How have you been Goldie? Here is a Kodachrome slide show for you.
It's difficult to comprehend our downtown Toronto covered by a forest 200 years ago.
The rapid "progress" to a forest of condos is amazing!
Although, bear in mind that the above illustrations are the work of artists who may well have elected to leave various "unaesthetic" elements out of the picture.Toronto was a good looking city back then. The streetscapes without the usual junk like overhead wires and massive wooden poles are quite elegant amidst the low-rise urban built form.
Although, bear in mind that the above illustrations are the work of artists who may well have elected to leave various "unaesthetic" elements out of the picture.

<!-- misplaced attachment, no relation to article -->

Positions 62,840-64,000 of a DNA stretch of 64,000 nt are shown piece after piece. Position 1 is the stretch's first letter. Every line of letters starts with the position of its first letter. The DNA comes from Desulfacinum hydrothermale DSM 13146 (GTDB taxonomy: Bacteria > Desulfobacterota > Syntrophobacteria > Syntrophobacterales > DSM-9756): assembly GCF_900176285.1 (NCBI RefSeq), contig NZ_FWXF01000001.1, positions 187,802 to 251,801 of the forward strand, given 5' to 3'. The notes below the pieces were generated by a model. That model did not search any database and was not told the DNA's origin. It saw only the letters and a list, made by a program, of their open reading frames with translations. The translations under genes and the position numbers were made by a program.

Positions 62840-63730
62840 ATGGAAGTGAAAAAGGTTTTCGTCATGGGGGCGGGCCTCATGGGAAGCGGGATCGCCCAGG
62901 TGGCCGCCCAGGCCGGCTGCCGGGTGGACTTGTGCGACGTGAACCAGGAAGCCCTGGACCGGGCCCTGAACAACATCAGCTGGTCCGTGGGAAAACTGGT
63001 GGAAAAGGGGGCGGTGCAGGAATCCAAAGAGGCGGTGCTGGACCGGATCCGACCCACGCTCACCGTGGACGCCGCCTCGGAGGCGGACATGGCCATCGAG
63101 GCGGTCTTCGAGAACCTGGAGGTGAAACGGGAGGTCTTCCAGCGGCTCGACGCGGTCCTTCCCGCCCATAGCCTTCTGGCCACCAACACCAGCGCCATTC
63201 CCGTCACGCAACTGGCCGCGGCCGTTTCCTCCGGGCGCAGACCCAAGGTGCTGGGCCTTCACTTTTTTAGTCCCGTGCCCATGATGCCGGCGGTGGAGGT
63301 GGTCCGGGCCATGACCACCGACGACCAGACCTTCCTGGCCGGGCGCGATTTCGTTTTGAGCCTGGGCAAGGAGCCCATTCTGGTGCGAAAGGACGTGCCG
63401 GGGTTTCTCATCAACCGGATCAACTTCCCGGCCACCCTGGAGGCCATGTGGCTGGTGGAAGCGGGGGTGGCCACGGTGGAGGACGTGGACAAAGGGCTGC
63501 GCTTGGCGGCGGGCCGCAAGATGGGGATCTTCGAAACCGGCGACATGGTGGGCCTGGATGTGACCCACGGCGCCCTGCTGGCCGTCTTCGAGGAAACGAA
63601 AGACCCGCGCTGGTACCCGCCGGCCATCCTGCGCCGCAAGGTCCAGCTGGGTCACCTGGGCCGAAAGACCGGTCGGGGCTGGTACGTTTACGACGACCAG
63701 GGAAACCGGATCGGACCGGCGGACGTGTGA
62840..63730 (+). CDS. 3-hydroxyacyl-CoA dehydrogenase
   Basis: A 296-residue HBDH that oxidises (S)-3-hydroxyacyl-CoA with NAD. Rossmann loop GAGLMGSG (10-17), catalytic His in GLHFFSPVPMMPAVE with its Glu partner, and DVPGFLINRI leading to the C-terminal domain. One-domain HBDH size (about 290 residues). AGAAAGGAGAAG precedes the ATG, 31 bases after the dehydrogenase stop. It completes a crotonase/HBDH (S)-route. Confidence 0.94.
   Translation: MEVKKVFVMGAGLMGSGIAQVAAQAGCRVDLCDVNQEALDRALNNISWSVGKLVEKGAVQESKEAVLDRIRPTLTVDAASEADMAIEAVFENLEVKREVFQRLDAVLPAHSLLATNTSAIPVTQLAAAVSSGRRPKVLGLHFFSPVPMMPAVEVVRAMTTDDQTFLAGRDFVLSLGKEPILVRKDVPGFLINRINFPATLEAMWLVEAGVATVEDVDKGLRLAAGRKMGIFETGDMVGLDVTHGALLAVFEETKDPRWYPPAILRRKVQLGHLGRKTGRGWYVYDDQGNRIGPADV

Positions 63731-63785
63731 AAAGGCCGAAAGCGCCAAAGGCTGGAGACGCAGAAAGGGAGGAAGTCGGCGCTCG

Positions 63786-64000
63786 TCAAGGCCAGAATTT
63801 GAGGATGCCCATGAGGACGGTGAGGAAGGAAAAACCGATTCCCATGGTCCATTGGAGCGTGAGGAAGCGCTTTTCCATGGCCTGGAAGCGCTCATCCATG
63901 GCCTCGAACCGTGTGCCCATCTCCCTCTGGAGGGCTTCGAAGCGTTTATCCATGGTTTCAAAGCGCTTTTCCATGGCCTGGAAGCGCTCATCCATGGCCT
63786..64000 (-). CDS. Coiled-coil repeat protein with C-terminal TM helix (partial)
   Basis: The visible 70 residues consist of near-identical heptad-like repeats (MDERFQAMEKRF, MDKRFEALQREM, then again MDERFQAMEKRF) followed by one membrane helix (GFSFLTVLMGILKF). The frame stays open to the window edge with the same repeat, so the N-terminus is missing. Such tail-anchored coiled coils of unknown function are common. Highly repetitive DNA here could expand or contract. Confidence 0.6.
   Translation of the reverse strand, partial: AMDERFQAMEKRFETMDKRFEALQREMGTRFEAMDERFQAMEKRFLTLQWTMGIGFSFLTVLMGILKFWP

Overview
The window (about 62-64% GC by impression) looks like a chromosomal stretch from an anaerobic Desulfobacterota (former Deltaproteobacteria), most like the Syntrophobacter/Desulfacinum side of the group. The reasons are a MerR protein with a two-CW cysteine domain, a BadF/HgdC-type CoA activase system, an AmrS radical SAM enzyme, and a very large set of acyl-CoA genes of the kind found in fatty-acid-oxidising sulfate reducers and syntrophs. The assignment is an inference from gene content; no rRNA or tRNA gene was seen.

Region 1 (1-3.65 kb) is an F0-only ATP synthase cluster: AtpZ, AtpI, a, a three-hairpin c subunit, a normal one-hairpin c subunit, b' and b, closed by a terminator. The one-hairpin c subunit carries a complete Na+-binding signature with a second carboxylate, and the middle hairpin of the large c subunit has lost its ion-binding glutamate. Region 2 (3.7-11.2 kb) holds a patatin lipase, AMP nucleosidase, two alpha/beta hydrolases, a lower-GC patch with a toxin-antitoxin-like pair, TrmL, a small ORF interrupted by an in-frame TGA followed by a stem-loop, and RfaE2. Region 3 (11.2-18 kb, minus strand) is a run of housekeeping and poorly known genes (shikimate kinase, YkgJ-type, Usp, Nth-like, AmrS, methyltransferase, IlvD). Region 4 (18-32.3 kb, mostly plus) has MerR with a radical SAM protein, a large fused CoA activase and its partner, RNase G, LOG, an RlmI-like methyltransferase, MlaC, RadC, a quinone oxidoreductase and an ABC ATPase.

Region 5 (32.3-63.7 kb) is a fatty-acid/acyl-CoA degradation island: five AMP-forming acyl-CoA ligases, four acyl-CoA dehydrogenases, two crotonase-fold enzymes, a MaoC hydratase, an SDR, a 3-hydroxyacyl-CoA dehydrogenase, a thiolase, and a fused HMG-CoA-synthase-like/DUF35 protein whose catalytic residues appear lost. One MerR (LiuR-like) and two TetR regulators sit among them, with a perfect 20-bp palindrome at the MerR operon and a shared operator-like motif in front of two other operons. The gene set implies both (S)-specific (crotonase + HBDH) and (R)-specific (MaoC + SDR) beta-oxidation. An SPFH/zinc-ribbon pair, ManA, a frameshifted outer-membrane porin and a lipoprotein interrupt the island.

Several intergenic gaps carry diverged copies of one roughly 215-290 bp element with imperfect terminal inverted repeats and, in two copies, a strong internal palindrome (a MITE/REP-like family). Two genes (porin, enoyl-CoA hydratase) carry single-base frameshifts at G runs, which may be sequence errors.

Yes, that’s him. Thank you for finding this! After 111 King St E he moved the business to 86 Yonge St for a number of years. (I noticed a photo of 86 Yonge around page 561 of this forum but I think it must be the building after the one he occupied in the 1860s.) From 1864-66 he also had a store across the street at 101 Yonge. The family had a military bent (his father was a Colour Sergeant in the Royal Scots and fought at Waterloo; his son was secretary of the Queen’s Own Rifles) and I suppose he might have been supplying leather goods to the military (Queen’s Own Rifles fought at Fort Erie during the Fenian Raid). Around 1876 he moved the business to 211 Yonge St until the family moved to Hamilton in 1878. Their homes after 111 King St. E. were at 17 Richmond St. E. (1861), above the store at 86 Yonge for several years (1862-68), 155 Victoria St. (1868), 40 Carlton St. (1869), 18 Carlton St. (1870-72), 26 Carlton St. (1873-74) and 63 Isabella (1874-78). All were rented. A lot of moving! When his son moved back to Toronto (around 1897) he bought a house in Deer Park at 36 Rosehill Ave. My grandmother and younger siblings went to Deer Park school.